It could be just another price comparison site. But Hipmunk isn’t. People talk about this stuff all over the web. They love the gentle cynicism, the wit and it even gets its menus in the press. THAT is content marketing.

Take the ‘Agony’ option, for instance, where it lets employees punish their boss by viewing the most arduous journey for the next business trip. It’s nothing, and yet it’s something. For every grey soul that is dissuaded by this approach, there are 20 more that love it. Hipmunk has now gone furher with a comedy blog and memes that don’t cost the Earth, but have a heavy impact.

Dropbox, too, has one of the smartest teams of writers on the web. They could have gone safe, this is online storage after all and that must convey a tone of seriousness, authority and…zzzzzzzzz…

Make it a Game

No, Dropbox opted to dress up its user menus as quests, even offering rewards when you get to the end, and it’s full of cutesy illustrations of computers playing together. Has it contributed to Dropbox’s world domination? Maybe a little, maybe a lot, I can’t tell you everything.

What I do know is that online storage is the most boring thing on the planet and somebody at Dropbox had the stones to make the user experience that bit more special. They realised that storage of binary data and storytelling didn’t have to sit on opposite sides of the fence and went out of their way to inject some colour.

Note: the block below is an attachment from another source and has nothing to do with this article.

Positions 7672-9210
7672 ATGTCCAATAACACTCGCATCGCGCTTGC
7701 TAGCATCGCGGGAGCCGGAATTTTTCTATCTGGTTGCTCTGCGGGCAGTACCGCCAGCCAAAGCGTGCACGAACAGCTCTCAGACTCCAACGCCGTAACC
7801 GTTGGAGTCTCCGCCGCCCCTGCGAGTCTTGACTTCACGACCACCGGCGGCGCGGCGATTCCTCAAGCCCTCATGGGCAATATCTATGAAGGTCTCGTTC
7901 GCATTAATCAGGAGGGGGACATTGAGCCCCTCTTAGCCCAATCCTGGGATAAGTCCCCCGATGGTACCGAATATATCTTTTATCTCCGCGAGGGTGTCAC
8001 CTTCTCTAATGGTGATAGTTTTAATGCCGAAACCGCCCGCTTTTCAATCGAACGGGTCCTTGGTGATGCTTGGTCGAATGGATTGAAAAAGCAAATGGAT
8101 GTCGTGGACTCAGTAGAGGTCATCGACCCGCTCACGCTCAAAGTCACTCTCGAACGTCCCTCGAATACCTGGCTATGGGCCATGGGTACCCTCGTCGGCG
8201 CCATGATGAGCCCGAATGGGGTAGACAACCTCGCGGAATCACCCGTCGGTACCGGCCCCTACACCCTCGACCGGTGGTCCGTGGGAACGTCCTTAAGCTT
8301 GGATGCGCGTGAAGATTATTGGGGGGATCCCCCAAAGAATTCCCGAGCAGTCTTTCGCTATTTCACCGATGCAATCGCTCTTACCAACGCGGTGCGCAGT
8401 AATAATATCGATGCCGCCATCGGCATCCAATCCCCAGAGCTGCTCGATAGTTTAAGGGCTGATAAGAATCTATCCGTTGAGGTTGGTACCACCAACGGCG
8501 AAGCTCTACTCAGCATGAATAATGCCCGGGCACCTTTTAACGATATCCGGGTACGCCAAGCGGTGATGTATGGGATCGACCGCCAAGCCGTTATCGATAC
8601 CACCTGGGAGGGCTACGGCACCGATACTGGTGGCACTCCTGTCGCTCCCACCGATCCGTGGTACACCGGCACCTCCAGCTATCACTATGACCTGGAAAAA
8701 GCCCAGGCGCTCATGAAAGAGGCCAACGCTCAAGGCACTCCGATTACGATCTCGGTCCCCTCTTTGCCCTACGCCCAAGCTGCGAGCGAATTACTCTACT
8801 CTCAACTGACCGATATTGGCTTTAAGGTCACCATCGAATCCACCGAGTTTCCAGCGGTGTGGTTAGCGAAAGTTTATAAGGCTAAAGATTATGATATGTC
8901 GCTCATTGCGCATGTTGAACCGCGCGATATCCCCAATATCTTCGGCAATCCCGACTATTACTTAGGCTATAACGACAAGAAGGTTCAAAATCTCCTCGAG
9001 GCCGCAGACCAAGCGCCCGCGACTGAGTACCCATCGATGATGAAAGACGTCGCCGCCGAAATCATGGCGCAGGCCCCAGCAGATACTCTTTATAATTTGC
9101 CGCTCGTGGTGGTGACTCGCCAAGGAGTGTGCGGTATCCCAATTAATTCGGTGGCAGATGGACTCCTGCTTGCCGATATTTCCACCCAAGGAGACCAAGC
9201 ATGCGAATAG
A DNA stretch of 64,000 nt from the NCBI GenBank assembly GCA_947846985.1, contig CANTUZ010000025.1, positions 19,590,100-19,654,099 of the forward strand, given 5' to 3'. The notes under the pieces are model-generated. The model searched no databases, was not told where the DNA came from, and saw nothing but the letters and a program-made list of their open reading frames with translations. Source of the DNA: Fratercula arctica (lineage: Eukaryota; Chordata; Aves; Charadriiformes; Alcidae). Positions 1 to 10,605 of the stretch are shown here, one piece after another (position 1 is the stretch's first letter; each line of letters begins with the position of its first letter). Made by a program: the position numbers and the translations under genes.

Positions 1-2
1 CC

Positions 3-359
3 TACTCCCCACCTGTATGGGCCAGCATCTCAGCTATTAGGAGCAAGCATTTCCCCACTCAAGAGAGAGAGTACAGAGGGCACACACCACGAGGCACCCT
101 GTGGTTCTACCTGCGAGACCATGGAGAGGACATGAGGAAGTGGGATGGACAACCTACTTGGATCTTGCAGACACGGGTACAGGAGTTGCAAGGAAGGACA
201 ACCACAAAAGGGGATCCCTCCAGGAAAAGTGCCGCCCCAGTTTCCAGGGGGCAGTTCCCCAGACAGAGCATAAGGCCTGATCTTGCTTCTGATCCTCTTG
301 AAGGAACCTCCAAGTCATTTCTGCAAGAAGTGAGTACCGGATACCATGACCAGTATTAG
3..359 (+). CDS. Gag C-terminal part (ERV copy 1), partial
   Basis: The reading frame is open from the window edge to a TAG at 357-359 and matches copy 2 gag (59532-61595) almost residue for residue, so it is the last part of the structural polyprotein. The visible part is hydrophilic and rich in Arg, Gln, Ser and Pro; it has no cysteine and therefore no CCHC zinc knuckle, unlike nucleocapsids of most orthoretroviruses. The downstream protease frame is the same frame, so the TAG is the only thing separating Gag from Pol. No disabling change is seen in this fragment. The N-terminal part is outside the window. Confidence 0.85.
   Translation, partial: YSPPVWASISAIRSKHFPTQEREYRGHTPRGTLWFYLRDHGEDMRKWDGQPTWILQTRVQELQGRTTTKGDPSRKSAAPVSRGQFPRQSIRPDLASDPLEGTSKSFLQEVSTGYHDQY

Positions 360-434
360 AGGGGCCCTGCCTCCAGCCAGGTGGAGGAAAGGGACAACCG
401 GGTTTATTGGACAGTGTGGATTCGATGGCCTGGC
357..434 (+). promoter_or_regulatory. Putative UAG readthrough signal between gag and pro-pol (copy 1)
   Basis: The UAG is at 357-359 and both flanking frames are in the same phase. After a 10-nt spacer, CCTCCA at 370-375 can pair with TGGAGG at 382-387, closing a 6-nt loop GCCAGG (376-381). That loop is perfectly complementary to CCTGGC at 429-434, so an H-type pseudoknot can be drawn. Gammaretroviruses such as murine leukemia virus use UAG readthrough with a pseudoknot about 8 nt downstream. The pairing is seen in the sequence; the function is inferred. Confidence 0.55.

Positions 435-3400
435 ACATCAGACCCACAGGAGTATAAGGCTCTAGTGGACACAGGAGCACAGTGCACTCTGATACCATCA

Who’s the Daddy?

Urban Daddy is a master of witty copy, too. Clothes descriptions are basically the most boring things since, well, online storage. Not these…

“For the sake of argument, let’s say you’re not a nudist,” that is on the website. It really is, and people love it. Urban Daddy has ridden that horse to the end and now sponsors comedy shows and has separate parts of the site devoted to humour. People come for the laughs and they end up buying the clothes. At least I hope they do.

Controlled Spontaneity

Of course corporate storytelling can go spectacularly wrong when companies try too hard to be cool and end up looking like David Brent disco dancing for charity.

But this isn’t as spontaneous as it looks. There’s time to revise, rethink and plan your strategy. There’s time to develop a central character and a narrative tale that your audience will embrace.

A lot of it will end on the cutting room floor, if you’re smart, and a lovable character is one of the hardest things to create for any business. But if you nail it, like really nail it, you can cancel half your TV slots. Because they’ll be huddled round the coffee machine, talking about you anyway.

So if you’re looking at a grey wall that is your blog then take some inspiration from these almighty brands and go for it. If you need help, get some, grab your stones and and breathe some life into your brand. Your audience will thank you for it.

About the author: Nick Hall 

Nick HallWords have a hidden power, control that and you have unlocked the secret of sales. I spent 15 years learning the ropes as a journalist and copywriter. Then came the magic ingredient, Neuro Linguistic Programming, which turned me in to a copywriting animal. Now I subtly convert casual prospects into loyal customers for Virgin Finance, Accor Hotels, media companies in the Middle East and more. I’m a journalist, too, and write supercar reviews for The Sunday Times, Motor Trend, Wheels Dubai, Gulf News, Business Standard India and luxury and lifestyle titles round the world.